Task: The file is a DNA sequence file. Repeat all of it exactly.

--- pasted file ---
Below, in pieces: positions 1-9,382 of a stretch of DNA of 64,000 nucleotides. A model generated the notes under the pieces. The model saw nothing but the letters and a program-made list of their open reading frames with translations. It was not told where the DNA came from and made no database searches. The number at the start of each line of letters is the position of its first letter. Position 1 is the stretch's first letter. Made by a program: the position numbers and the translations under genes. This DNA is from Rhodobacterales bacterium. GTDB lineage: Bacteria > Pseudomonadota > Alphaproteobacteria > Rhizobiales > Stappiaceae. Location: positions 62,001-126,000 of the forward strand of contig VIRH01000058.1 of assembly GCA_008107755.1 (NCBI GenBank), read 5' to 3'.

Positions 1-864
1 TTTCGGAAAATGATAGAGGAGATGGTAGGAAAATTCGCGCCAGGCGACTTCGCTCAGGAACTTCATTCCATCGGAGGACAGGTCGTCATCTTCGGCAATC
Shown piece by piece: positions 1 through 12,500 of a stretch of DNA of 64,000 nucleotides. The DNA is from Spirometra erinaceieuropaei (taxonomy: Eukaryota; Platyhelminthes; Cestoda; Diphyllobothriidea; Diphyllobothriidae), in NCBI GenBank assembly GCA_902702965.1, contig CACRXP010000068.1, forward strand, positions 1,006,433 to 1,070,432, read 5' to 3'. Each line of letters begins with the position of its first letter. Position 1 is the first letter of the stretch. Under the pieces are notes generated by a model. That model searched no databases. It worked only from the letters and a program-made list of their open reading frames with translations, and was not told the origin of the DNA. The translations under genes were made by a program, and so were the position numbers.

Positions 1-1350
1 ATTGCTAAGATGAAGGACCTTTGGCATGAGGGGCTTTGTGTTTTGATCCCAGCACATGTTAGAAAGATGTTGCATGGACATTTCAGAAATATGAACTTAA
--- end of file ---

Below, in pieces: positions 1-9,382 of a stretch of DNA of 64,000 nucleotides. A model generated the notes under the pieces. The model saw nothing but the letters and a program-made list of their open reading frames with translations. It was not told where the DNA came from and made no database searches. The number at the start of each line of letters is the position of its first letter. Position 1 is the stretch's first letter. Made by a program: the position numbers and the translations under genes. This DNA is from Rhodobacterales bacterium. GTDB lineage: Bacteria > Pseudomonadota > Alphaproteobacteria > Rhizobiales > Stappiaceae. Location: positions 62,001-126,000 of the forward strand of contig VIRH01000058.1 of assembly GCA_008107755.1 (NCBI GenBank), read 5' to 3'.

Positions 1-864
1 TTTCGGAAAATGATAGAGGAGATGGTAGGAAAATTCGCGCCAGGCGACTTCGCTCAGGAACTTCATTCCATCGGAGGACAGGTCGTCATCTTCGGCAATC
Shown piece by piece: positions 1 through 12,500 of a stretch of DNA of 64,000 nucleotides. The DNA is from Spirometra erinaceieuropaei (taxonomy: Eukaryota; Platyhelminthes; Cestoda; Diphyllobothriidea; Diphyllobothriidae), in NCBI GenBank assembly GCA_902702965.1, contig CACRXP010000068.1, forward strand, positions 1,006,433 to 1,070,432, read 5' to 3'. Each line of letters begins with the position of its first letter. Position 1 is the first letter of the stretch. Under the pieces are notes generated by a model. That model searched no databases. It worked only from the letters and a program-made list of their open reading frames with translations, and was not told the origin of the DNA. The translations under genes were made by a program, and so were the position numbers.

Positions 1-1350
1 ATTGCTAAGATGAAGGACCTTTGGCATGAGGGGCTTTGTGTTTTGATCCCAGCACATGTTAGAAAGATGTTGCATGGACATTTCAGAAATATGAACTTAA